Alfred Mac Adam, The Brooklyn Rail, August 4, 2023

Elise Ansel: Sea Change

The Shakespearian conceit governing Elise Ansel’s show (and the accompanying catalogue essay by Patricia Akhimie, Director of the Folger Institute) derives from The Tempest. Prompted by the magus Prospero, the spirit Ariel sings a mysterious dirge to Prince Ferdinand, telling him, falsely, that his father drowned in the storm:


Full fathom five thy father lies;
Of his bones are coral made;
Those are pearls that were his eyes:
Nothing of him that doth fade,
But doth suffer a sea-change
Into something rich and strange.


Ariel’s lie sends the prince into a depression, part of Prospero’s play-within-a-play, but the magical music of his song helps to explain Ansel’s painting process. She finds inspiration in the Old Masters, and, like the sea in Shakespeare, transforms what she sees. Shakespeare is talking about metamorphosis—eyes into pearls, bones into coral—while Ansel deals in another kind of transformation, the conversion of mental images into paint on canvas. She does not remake Old Master works, which might imply parody or even caricature, but uses them instead as a stepping stone.


The distinction might at first seem minor, but it is a major issue. To consider her work consistently through a bifocal lens—one half focused on her sources, the other on her paintings—is to do her a disservice. True enough, Ansel’s early work occasionally evinced compositional affinities with the paintings she studied, but over time she shed that skin of dependence. Ansel’s work demands to be considered on its own, independent of any pictorial point of departure. Why this is the case reflects a female artist’s relationship to tradition—one to which critics might say she “owes” so much. In fact, Ansel is dependent on no one but herself, and these splendid images owe nothing to anyone, especially to no man. They are exuberant, passionate, and reaffirm the sheer joy of abstract painting.


A cursory stroll through the airy McEnery space, the dimensions of which allow the viewer to see Ansel’s oils from various perspectives, instantly reveals her affinity with the color blue. Ansel’s blue is not Homer’s “wine-dark sea,” which leads to black and death, but the vivid blue of clear skies and verticality. This blue is her signature, a bridge that carries her high-spirited swaths of paint away from a pictorial past into a life-affirming ecstasy. It might seem strange to evoke the memory of Maxfield Parrish in relation to Ansel, but his saturated blues echo in hers. His use of blue is decorative, escapist even, while Ansel’s is meaningful at several levels: it is a declaration of independence and an invitation to the viewer to join with her in an aesthetic adventure.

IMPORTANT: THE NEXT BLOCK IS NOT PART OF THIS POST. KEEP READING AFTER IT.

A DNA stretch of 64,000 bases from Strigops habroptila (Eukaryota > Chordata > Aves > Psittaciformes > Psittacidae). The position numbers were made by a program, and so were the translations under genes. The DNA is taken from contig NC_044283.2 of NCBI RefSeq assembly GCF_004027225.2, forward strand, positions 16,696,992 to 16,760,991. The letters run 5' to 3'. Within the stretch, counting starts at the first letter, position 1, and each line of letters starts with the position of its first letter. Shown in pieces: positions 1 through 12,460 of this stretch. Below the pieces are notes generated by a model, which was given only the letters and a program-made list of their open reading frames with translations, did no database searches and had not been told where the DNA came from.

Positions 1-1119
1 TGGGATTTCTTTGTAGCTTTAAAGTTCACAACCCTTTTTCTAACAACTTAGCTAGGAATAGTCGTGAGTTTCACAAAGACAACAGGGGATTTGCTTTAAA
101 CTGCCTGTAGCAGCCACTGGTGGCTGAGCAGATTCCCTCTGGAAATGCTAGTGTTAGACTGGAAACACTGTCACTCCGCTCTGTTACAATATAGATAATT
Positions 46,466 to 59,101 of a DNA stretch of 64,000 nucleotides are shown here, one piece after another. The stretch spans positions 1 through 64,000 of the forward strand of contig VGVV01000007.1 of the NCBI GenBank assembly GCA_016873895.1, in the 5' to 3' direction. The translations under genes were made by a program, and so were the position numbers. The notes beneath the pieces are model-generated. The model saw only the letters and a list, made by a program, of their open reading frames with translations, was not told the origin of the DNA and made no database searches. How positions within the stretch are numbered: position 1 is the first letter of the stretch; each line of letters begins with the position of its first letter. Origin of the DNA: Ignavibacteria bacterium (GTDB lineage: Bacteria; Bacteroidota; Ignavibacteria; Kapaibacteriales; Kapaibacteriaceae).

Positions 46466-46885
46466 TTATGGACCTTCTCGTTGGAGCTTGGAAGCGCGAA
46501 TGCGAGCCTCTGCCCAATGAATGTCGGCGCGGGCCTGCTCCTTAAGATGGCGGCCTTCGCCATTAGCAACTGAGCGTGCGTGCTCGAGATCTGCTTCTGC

Nowhere is this more visible than in the magnificent Midsummer’s Night (2023), a multi-paneled oil on linen measuring 60 by 144 inches. Size, in Ansel’s case, is an important factor. Over time, the dimensions of her work have increased, and while there are many large-scale works among the nine in this show, this piece constitutes a step in a new direction. The title comes, again, from Shakespeare, A Midsummer Night’s Dream. But Ansel has apocopated Shakespeare’s title, transforming it much in the way she transforms her pictorial sources. Now it is simply Midsummer’s Night, which would be June 21st in the northern hemisphere, the solstice or longest day in the year. Shakespeare traffics in fairies and magic potions, while Ansel is celebrating the day ancient astronomers thought the sun stood still. A hinge painting depicting a hinge moment in nature and in the artist’s career. Blue dominates here as well, exercising its animating force over all the other elements in the painting. This is no literary dream or fiction. This is Ansel’s assertion of her authority over her medium, a calculated, self-conscious arrangement to achieve the effects she desires.



Tracking Ansel’s manipulation of blue in this show would be an experiment in the perception of hues. A painting like Crop II (2023), 40 by 32 inches, is almost a still life, but the only discernible object is a blue rectangle: color transformed into an artifact, as if to tell us that Elise Ansel has reached a new height in this show, that her work is self-reflective, self-contained, the expression of her own high-powered imagination.

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